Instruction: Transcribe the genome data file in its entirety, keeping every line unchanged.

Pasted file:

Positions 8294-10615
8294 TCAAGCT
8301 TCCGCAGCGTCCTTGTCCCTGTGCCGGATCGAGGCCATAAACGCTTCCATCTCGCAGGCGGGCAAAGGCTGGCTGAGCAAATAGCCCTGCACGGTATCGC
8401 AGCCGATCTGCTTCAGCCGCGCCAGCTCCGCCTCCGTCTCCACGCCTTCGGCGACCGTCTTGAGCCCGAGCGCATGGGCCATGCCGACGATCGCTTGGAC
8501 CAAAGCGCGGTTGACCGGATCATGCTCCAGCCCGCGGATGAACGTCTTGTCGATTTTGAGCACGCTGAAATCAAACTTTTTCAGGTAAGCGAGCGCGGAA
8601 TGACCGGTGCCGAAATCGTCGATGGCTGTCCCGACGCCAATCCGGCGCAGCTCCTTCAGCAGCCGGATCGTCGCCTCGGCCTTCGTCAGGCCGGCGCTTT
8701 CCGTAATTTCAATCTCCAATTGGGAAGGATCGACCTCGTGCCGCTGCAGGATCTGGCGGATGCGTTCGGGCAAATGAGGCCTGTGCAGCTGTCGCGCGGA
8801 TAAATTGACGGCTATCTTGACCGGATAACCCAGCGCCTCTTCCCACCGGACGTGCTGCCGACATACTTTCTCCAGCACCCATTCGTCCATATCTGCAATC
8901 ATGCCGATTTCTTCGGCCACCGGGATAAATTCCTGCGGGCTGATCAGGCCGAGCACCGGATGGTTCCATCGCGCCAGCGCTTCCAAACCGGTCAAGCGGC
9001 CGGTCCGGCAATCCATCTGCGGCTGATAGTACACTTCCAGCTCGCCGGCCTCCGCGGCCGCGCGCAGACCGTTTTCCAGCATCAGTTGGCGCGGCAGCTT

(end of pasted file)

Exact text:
Positions 8294-10615
8294 TCAAGCT
8301 TCCGCAGCGTCCTTGTCCCTGTGCCGGATCGAGGCCATAAACGCTTCCATCTCGCAGGCGGGCAAAGGCTGGCTGAGCAAATAGCCCTGCACGGTATCGC
8401 AGCCGATCTGCTTCAGCCGCGCCAGCTCCGCCTCCGTCTCCACGCCTTCGGCGACCGTCTTGAGCCCGAGCGCATGGGCCATGCCGACGATCGCTTGGAC
8501 CAAAGCGCGGTTGACCGGATCATGCTCCAGCCCGCGGATGAACGTCTTGTCGATTTTGAGCACGCTGAAATCAAACTTTTTCAGGTAAGCGAGCGCGGAA
8601 TGACCGGTGCCGAAATCGTCGATGGCTGTCCCGACGCCAATCCGGCGCAGCTCCTTCAGCAGCCGGATCGTCGCCTCGGCCTTCGTCAGGCCGGCGCTTT
8701 CCGTAATTTCAATCTCCAATTGGGAAGGATCGACCTCGTGCCGCTGCAGGATCTGGCGGATGCGTTCGGGCAAATGAGGCCTGTGCAGCTGTCGCGCGGA
8801 TAAATTGACGGCTATCTTGACCGGATAACCCAGCGCCTCTTCCCACCGGACGTGCTGCCGACATACTTTCTCCAGCACCCATTCGTCCATATCTGCAATC
8901 ATGCCGATTTCTTCGGCCACCGGGATAAATTCCTGCGGGCTGATCAGGCCGAGCACCGGATGGTTCCATCGCGCCAGCGCTTCCAAACCGGTCAAGCGGC
9001 CGGTCCGGCAATCCATCTGCGGCTGATAGTACACTTCCAGCTCGCCGGCCTCCGCGGCCGCGCGCAGACCGTTTTCCAGCATCAGTTGGCGCGGCAGCTT